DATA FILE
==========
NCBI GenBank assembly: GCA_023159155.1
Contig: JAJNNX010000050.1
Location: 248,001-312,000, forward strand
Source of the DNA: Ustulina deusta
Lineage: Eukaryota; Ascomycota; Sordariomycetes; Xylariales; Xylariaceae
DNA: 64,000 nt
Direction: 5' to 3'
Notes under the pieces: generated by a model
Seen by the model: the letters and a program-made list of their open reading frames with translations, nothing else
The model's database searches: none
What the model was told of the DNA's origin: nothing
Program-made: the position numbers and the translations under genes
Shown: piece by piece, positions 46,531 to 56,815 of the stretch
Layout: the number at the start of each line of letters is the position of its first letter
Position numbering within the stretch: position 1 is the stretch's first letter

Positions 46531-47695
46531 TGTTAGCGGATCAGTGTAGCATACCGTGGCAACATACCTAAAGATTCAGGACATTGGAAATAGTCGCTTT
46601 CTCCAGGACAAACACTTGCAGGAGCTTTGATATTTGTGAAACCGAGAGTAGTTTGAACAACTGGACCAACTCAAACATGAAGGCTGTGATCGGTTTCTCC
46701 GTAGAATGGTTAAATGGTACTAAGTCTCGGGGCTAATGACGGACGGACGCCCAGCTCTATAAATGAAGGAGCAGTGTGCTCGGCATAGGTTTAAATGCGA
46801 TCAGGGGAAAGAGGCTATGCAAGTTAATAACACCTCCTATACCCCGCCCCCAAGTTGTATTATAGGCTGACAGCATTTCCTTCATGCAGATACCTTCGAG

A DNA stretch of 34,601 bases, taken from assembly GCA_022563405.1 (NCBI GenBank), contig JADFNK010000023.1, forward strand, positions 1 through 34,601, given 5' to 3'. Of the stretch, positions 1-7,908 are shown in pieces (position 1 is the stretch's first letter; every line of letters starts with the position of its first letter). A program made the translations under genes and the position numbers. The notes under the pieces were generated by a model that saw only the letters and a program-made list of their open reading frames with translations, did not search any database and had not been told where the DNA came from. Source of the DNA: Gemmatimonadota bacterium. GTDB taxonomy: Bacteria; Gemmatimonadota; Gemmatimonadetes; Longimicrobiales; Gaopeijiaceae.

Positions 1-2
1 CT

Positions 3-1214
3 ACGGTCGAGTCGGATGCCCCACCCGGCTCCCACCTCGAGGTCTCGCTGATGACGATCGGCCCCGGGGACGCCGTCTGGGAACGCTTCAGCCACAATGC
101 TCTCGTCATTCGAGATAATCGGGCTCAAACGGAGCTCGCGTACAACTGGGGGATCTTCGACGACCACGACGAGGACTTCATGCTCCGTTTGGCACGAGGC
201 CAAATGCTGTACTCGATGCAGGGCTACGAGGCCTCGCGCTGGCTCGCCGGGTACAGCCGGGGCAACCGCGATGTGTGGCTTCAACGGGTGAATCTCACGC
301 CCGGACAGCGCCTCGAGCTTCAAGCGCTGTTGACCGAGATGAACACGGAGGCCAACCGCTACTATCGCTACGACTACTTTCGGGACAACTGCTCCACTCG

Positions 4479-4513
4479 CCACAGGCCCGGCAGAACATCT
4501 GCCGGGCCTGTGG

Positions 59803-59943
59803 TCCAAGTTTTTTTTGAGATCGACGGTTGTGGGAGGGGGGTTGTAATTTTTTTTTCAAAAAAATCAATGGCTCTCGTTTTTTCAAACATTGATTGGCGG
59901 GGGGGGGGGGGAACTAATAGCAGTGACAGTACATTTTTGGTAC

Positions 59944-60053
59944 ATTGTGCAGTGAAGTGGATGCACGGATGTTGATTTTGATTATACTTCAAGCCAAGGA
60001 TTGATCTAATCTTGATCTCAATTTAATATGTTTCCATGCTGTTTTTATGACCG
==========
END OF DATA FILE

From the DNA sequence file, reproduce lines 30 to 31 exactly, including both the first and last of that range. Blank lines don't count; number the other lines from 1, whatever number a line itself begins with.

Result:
4479 CCACAGGCCCGGCAGAACATCT
4501 GCCGGGCCTGTGG